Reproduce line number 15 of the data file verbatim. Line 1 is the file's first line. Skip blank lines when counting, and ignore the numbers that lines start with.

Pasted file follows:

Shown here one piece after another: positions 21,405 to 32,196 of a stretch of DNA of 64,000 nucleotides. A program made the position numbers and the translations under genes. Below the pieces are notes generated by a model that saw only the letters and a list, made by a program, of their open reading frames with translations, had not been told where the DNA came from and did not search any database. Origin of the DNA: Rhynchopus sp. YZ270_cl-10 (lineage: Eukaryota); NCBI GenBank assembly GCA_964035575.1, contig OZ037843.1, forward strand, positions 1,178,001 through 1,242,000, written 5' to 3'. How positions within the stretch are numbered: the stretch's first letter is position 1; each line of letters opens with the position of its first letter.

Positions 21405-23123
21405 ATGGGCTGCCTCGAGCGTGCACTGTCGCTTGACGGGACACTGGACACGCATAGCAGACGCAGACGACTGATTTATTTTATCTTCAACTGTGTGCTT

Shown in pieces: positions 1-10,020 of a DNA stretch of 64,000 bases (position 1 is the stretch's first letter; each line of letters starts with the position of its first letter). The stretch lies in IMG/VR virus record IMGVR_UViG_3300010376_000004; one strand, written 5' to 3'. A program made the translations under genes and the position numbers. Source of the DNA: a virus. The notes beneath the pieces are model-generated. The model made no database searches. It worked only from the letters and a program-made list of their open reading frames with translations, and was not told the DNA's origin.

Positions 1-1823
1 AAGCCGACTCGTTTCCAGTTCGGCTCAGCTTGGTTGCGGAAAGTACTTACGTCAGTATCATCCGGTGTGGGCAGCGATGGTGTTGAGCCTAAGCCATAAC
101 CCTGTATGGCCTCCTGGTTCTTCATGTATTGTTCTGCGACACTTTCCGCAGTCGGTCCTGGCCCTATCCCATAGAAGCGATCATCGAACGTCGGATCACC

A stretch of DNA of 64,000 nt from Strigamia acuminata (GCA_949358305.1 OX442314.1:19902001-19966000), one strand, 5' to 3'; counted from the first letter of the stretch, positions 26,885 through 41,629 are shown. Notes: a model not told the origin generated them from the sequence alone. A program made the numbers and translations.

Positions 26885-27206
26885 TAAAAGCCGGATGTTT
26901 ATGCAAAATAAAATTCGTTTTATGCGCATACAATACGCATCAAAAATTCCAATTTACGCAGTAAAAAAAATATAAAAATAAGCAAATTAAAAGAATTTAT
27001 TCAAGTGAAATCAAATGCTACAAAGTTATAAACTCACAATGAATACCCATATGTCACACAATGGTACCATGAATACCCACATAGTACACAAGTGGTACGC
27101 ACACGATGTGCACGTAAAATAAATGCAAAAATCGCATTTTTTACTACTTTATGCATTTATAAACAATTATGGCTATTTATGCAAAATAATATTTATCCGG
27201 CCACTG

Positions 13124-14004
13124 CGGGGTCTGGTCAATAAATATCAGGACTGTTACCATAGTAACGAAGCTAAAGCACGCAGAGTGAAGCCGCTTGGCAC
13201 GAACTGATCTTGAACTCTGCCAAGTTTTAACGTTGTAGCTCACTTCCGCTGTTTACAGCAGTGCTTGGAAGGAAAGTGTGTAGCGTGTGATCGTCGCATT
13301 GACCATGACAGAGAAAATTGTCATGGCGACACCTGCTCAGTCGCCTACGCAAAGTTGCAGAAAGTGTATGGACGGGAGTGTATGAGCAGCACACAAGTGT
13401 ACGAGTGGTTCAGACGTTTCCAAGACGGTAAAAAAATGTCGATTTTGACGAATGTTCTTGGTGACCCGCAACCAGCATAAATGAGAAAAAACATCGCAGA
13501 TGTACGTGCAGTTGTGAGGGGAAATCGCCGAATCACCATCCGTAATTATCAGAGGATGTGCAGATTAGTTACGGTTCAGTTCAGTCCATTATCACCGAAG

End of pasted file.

Positions 13124-14004